Summer Reading at Juniata: Discussing 'The Color of Water'
(Posted August 29, 2001)
HUNTINGDON, Pa. -- Read any good books lately? If you've specifically read "The Color of Water," by James McBride, Juniata College would like to hear from you.
For the second year in a row, Juniata College has asked its incoming freshman class, the rest of its student body, its faculty, all of the college's other employees and interested members of the community around Huntingdon to read an assigned book and take part in a panel discussion of the book at 7 p.m. Sept. 5 in Alumni Hall in the Brumbaugh Science Center on the Juniata campus.
The event is free and open to the public.
"Many colleges and high schools have an assigned summer reading program for freshmen or just for students, but at Juniata we want everyone on campus to read the book and then come in and talk about it," explains Sarah May Clarkson, director of academic support services and the organizational wizard behind the reading project. "Last year, we had a large number of faculty, many upperclassmen, staff and members of the community come to a great discussion of the book we selected. There were less freshman that I expected, but I think we will improve on that this year."
Last year, Juniata assigned "Into The Wild," by Jon Krakauer, a nonfiction story of a young man who decided to strike out alone into the Alaska wilderness. Ill-prepared and somewhat naive, the young man died during his attempt to find a new frontier.
"One of the things that surprised me about the discussion of 'Into the Wild' was the intensity level on the part of students and other readers," recalls James Lakso, Juniata College provost and the moderator of last year's "Into the Wild" panel. "There were strongly positive and negative feelings about the book and the young man who was the focus of the book. There were very few people in the middle in their opinions."
This year's choice also is nonfiction. "The Color of Water" is McBride's memoir of his life as one of 12 children in a mixed-race family, and of his mother's life as the wife of an African-American man and the daughter of an Orthodox Jewish rabbi.
Clarkson says wide-ranging book discussions in communities are becoming more common. Seattle has sponsored a citywide reading project for the last four years and this year Chicago readers are tackling Harper Lee's "To Kill a Mockingbird."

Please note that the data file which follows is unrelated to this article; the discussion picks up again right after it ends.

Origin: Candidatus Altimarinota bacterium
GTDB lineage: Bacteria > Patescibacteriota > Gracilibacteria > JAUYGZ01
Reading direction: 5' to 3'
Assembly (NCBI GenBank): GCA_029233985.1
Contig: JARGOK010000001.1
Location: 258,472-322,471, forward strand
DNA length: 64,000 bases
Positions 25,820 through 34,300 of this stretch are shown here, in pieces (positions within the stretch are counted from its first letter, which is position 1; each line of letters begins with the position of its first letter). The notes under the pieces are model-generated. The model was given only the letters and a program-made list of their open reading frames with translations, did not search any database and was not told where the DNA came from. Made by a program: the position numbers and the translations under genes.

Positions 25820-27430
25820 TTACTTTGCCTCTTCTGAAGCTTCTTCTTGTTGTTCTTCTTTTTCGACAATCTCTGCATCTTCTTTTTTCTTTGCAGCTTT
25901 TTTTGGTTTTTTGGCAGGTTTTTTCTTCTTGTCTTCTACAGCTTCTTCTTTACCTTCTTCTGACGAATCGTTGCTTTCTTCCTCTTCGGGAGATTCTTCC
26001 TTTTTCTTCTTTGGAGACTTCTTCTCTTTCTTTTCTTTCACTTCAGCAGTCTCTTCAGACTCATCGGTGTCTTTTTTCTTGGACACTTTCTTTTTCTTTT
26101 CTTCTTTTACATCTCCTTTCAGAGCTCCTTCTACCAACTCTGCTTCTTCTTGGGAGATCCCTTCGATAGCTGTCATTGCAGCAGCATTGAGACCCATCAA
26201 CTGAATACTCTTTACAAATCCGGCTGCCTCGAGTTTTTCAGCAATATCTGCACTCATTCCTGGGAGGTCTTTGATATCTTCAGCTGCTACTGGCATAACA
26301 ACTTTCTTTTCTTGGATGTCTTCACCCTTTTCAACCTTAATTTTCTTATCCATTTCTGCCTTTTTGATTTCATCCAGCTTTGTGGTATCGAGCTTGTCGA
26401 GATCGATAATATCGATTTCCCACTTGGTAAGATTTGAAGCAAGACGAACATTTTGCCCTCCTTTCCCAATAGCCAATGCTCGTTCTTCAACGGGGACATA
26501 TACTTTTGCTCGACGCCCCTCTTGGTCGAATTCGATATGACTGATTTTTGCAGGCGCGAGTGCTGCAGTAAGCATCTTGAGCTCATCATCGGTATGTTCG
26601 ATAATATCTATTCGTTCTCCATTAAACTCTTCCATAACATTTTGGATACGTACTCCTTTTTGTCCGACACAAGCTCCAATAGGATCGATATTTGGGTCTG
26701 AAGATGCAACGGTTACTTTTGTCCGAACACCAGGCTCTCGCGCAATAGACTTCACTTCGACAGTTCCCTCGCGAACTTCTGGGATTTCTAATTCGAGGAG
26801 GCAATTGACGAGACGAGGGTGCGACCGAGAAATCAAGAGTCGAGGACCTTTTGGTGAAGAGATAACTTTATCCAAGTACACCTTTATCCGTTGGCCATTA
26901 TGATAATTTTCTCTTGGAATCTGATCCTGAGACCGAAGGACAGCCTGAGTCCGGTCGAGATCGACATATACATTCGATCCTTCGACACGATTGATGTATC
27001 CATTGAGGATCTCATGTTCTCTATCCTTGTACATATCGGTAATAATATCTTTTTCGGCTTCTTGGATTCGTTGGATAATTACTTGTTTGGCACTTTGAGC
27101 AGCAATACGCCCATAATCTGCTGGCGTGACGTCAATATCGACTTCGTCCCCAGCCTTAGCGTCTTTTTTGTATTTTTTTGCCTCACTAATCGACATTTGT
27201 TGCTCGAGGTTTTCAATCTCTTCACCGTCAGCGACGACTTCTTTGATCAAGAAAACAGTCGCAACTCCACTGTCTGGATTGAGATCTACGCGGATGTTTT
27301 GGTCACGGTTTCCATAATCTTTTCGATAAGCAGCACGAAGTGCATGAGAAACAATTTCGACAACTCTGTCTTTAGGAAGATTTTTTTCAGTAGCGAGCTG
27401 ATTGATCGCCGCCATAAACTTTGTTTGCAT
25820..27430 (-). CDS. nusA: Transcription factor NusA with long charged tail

Juniata students are not required to read the book and participate in the discussion, although Clarkson said "The Color of Water" will be used for some assignments in Juniata's College Writing Seminar classes. "I don't want the reading program to be something that people have to grind through," she says. "If the kids and readers are taken to places that they wouldn't have gone to otherwise through this book, then that's a good thing."
During the book discussion evening , which lasts approximately 90 minutes, Clarkson organizes a panel of Juniata faculty, staff, students and a moderator. The discussion opens with each panelist offering an opinion on the book. Members of the audience are then encouraged to lend an opinion, ask questions or offer reactions to the discussion.
Each year the book is chosen through a nomination process. Anyone can nominate a book by e-mailing Clarkson at email@example.com. She then forms an informal committee to winnow the nominated books down to five or six finalists. Another committee picks the final book. The choice is announced before the students leave school in May. Incoming freshman are assigned the book when they visit the campus for summer orientation.
"It can be fiction or nonfiction," Clarkson says of the book choice. "We try not to be too ambitious and make sure what we choose is accessible. We also don't want to pick an obscure book that would be hard for everybody to buy. We want to end up with a book everybody will read."
For the past two years, Clarkson has invited both Krakauer and McBride to join the panel discussion, but neither writer could make it. "The idea is to pick a book that will provoke thoughts, create an exchange of ideas and start dialogues about books," she says. "Whether the author is there or not is really secondary."
Contact April Feagley at firstname.lastname@example.org or (814) 641-3131 for more information.